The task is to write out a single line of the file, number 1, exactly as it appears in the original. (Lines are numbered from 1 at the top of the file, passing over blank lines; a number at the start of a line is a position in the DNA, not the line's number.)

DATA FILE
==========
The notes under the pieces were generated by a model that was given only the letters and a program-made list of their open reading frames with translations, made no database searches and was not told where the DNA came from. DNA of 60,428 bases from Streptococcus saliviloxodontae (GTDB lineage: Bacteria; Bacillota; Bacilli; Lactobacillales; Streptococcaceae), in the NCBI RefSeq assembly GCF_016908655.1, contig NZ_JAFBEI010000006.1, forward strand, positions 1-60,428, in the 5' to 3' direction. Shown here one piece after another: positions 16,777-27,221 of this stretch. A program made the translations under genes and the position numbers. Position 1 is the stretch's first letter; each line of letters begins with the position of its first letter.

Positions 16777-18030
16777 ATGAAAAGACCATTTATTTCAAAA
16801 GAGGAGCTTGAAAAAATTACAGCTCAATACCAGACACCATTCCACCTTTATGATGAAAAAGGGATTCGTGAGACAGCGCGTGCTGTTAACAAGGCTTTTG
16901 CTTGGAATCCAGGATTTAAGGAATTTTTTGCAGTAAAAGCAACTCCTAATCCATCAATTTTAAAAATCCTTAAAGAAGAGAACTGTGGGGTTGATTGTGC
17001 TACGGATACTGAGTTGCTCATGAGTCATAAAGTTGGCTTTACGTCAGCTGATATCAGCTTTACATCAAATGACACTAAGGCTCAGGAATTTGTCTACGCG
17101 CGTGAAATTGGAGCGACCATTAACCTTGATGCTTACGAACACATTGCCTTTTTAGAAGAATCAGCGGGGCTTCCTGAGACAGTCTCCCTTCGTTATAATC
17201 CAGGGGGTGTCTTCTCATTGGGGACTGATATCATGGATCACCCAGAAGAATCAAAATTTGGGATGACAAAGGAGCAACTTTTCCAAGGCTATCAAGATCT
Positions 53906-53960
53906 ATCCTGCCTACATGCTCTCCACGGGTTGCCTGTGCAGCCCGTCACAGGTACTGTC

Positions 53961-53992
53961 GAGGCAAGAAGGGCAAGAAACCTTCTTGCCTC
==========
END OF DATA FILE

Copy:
The notes under the pieces were generated by a model that was given only the letters and a program-made list of their open reading frames with translations, made no database searches and was not told where the DNA came from. DNA of 60,428 bases from Streptococcus saliviloxodontae (GTDB lineage: Bacteria; Bacillota; Bacilli; Lactobacillales; Streptococcaceae), in the NCBI RefSeq assembly GCF_016908655.1, contig NZ_JAFBEI010000006.1, forward strand, positions 1-60,428, in the 5' to 3' direction. Shown here one piece after another: positions 16,777-27,221 of this stretch. A program made the translations under genes and the position numbers. Position 1 is the stretch's first letter; each line of letters begins with the position of its first letter.